Last night when I got off work, I decided to go to the bike shop to have them take a look at my rear derailleur and gears, because my chain was jumping around when I got in the upper gears. It's a handy shop because part of it is a bike shop, and the other part is a hardware store. I needed to pick up some primer for the iron railing on my porch that I am repainting, so it's nice to get two things done at one stop. :) My road bike is just recently back on the road a couple of weeks after I put on a new cassette and chain. Evidently I didn't get the cassette on quite right (I supposedly missed getting the splines correct) and that's why I had the gear problem. So he took it off and fiddled with it and made some adjustments and after paying $5.00 for that along with the primer, I headed out.
Except two blocks from the shop, as I reached the higher gearing, the problem was still there. :( So I turned around and went back to the shop. The guy wasn't real happy to see me back, and he donned his helmet and gloves and took my bike for a test ride. Maybe he thought I was imagining the problem....but he was back in a few minutes and agreed that it wasn't working good. This time he unscrewed the rear derailleur and made some more adjustments. I took it for a quick test run, and it seemed good, and I paid an additional $7.00 for that adjustment.
Okay, now I get about 10 blocks away, and as I pull up to the light, my chain makes a noise and feels like it fell off the chain ring. I look down, and was surprised to see that my chain actually had come APART!! It was all wrapped up in the cassette! In all my years of biking, I have never had a chain break. I have put on new bike chains in the past number of years on my various bikes and never have had this happen. So, I got off and unwound the chain and put it in a side pocket of my bike bag. I knew of another bike store about 7 blocks away that I could get to, and hopefully they would still be open (it was almost 7 p.m. now). I put one leg on the side of the bike and used the bike like a push scooter and pushed my other leg off to get on down the sidewalk.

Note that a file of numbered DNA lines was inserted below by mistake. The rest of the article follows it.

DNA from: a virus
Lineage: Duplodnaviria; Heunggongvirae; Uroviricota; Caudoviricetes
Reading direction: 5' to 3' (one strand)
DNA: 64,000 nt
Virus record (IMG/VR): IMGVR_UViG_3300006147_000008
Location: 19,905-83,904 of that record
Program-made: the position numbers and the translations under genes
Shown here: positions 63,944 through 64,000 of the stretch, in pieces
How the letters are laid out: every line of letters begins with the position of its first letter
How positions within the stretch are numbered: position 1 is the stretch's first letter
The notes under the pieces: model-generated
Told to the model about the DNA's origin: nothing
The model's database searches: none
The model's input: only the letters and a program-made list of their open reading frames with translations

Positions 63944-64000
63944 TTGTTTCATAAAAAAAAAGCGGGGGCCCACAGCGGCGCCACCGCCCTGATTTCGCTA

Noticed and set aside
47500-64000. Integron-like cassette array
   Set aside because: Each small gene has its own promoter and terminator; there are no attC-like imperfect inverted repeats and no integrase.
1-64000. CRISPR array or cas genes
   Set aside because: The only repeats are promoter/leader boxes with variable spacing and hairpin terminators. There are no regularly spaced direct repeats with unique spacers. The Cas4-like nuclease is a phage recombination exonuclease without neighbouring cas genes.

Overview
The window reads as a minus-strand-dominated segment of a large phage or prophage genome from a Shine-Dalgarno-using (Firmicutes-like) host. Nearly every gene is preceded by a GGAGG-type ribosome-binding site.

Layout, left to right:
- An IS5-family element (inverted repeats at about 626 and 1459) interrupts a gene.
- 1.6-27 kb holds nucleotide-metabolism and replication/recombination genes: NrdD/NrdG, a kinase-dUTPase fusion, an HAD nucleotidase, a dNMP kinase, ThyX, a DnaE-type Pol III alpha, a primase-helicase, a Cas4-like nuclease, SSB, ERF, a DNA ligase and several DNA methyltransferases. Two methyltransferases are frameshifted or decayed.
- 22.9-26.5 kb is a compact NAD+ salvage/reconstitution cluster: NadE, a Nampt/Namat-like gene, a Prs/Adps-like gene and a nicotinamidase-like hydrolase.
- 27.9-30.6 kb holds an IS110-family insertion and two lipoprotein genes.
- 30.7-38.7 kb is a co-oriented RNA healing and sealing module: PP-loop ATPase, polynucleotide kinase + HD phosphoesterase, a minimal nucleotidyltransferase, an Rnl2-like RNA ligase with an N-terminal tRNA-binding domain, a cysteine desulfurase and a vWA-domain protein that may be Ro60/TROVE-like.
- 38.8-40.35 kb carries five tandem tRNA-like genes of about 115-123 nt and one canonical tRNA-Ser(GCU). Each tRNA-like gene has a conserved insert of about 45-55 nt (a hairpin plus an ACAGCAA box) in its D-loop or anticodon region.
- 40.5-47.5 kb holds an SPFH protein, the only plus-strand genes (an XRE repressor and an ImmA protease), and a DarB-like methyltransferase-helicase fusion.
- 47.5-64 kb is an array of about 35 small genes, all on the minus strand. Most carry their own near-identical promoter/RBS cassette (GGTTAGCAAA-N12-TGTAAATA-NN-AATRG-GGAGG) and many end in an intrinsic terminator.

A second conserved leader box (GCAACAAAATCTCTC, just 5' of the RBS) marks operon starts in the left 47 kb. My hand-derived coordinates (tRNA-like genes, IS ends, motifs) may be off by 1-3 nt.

I got to the bike store and asked if they could put my chain back on. I don't carry a chain tool with me - but maybe it'd be a good thing to have along... The guy put a new master chain link on the chain and installed it, for $17.00. A little expensive, but time is money, I know. Now it was 7:10 p.m., and I didn't have my riding lights with me, and it gets dark about 7:30. I was about 5 blocks from a Metro station, so I rode there to take the subway home before it got dark. It was nice that the train came within a minute after I got to the platform. :) Timing is everything. :)
Regarding chains, I've thought about bikes that have the carbon belts instead of chains. I don't think that carbon belts would break, and I think the maintenance would be a lot less. However, I just checked the price of a carbon belt and was a bit shocked to see it's $54.00!! They say a carbon belt will last about 3 years. I usually put a new chain on my bikes every year or so. I get a good quality chain, that costs about $20. So three chains in 3 years is about the same price as a carbon belt. So I think I'll stick with a regular chain.
Once in a while (like maybe once a year or every other year), I have these long commutes, due to mechanical issues or weather conditions. Some people might think these kinds of delays are a big hassle. But I think that people who drive cars to work or take mass transit encounter MANY more delays than this. Also, car repairs are LOTS more expensive than the $30 I spent on my bike repairs. :) I'm glad to have the bike shops nearby to help and for Metro in getting me home before dark. :)